A pox disease simply means any sort of viral disease characterised by pustules or eruptions i.e. pus-filled bumps on your skin.
In medieval times, the term pox was synonymous with syphilis, as it was rampant then. (“You’ve got the pox!” says a medieval doctor to a medieval sailor.)
There are plenty of viruses that can cause pox-like diseases in both humans and animals.
Some of the more famous ones are:
- variola virus: smallpox
- vaccinia virus: cowpox, which was used to make the first vaccine to eradicate smallpox
- molluscum contagiosum: a benign, mild skin disease that resolves slowly which has small, raised lesions with a dimple or pit in the centre. May be be spread though sharing towels at a public swimming pool area or a sauna.
The natural hosts of the monkeypox virus are many types of animals, not just monkeys. They include rope squirrels, tree squirrels, Gambian pouched rats, dormice and primates – which include monkeys and apes.
The monkeypox virus itself is a DNA virus that belongs to one of the poxvirus families.
It is likely. It was identified in humans in 1970 in the Democratic Republic of the Congo.
Everyone thought smallpox had been eradicated, and then, suddenly, a baby manifested a pox-like disease. It began to spread in the Congo basin and West Africa.
There have been many outbreaks since, but mostly contained in Africa. Then in 2003, the first monkeypox outbreak outside Africa was documented in the United States.
It was associated with contact to infected pet prairie dogs, which had been housed with Gambian pouched rats and dormice that had been imported from Ghana.
The 2003 outbreak led to over 70 cases of monkeypox in the US alone. Then in 2018, monkeypox was found in travellers from Nigeria to Israel, and the United Kingdom. Between 2019 and 2021, it was also found in Singapore and the US.
It can jump from an animal to human first via blood, body fluids or fluid from the lesion itself. This is called a zoonotic transmission.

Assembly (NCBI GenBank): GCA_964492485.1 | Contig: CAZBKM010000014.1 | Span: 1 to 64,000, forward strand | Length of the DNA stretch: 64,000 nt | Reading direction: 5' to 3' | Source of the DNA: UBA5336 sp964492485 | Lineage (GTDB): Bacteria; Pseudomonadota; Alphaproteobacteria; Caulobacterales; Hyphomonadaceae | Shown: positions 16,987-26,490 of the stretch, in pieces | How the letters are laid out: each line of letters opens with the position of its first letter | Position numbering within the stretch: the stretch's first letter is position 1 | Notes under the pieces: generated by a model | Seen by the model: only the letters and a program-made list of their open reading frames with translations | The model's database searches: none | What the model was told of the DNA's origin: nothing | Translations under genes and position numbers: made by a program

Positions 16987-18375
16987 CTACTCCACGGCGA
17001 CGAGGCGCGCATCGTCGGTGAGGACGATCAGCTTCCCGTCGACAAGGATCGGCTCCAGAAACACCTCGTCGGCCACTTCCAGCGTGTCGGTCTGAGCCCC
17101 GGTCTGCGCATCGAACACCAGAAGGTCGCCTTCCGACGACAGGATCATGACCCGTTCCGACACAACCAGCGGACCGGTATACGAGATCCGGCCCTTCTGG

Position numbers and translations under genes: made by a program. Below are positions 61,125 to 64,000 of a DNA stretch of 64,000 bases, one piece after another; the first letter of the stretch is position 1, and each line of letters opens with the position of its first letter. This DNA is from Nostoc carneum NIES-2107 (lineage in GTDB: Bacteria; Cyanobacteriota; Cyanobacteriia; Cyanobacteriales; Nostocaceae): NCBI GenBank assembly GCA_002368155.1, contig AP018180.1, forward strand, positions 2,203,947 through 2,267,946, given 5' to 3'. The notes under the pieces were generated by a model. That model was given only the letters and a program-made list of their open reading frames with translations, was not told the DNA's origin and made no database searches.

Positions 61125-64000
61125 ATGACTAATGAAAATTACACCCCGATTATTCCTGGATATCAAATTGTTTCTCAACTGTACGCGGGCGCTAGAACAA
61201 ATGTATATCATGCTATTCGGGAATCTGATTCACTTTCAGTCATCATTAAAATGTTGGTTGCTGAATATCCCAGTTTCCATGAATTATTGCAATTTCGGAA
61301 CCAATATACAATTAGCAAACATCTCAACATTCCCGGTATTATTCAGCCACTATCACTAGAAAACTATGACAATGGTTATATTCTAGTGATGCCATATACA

Then it can spread from human to human via respiratory secretions, skin lesions or even contaminated objects like used forks and towels.
You are not likely to have smallpox as it has been largely eradicated around the world.
It can be very difficult to tell whether you have monkeypox or chickenpox since the lesions look the same. Only a diagnostic test will be able to tell.
Monkeypox is caused by the monkeypox virus, a member of the orthopoxvirus family.
Chickenpox is caused by varicella zoster virus, and smallpox by variola, which is also a member of the monkeypox family.
For monkeypox, the fever occurs one to five days before the pox rash appears.
For chickenpox, the fever comes quite swiftly, a mere one to two days before the rash.
For smallpox, it is two to four days.
During the fever period, you can have headache, back pain, muscle ache and fatigue which are characteristic of most viral diseases.
For monkeypox, the rash often starts on your face, then spreads to other body parts, such as your palms and soles. It can also affect your lips, genitals and eyes.
The rash starts off as a red lesion, called a macule. Then it gets raised and firm, which is called a papule. (This is termed as a maculopapular rash, and both macules and papules can appear at the same time.)
Then later, they become vesicles, which are lesions filled with clear fluid.
After that, the vesicles become pustules, which are filled with yellowish cloudy fluid. These eventually form a scab, which then falls off.
For chickenpox, you first get the itchy, blister-like rashes on your chest, back and face. Then it spreads to your entire body. Chickenpox never appears on your palms and soles.
Unlike chickenpox or smallpox, monkeypox can give you swollen lymph nodes.
Monkeypox typically is mild and can last between two to four weeks. It is fatal only in 3% to 6% of cases, and mostly in children. This is unlike smallpox, which used to be fatal in one third of cases.
Dr YLM graduated as a medical doctor, and has been writing for many years on various subjects such as medicine, health, computers and entertainment. For further information, email email@example.com. The information provided is for educational and communication purposes only, and it should not be construed as personal medical advice. Neither The Star nor the author gives any warranty on accuracy, completeness, functionality, usefulness or other assurances as to such information. The Star and the author disclaim all responsibility for any losses, damage to property or personal injury suffered directly or indirectly from reliance on such information.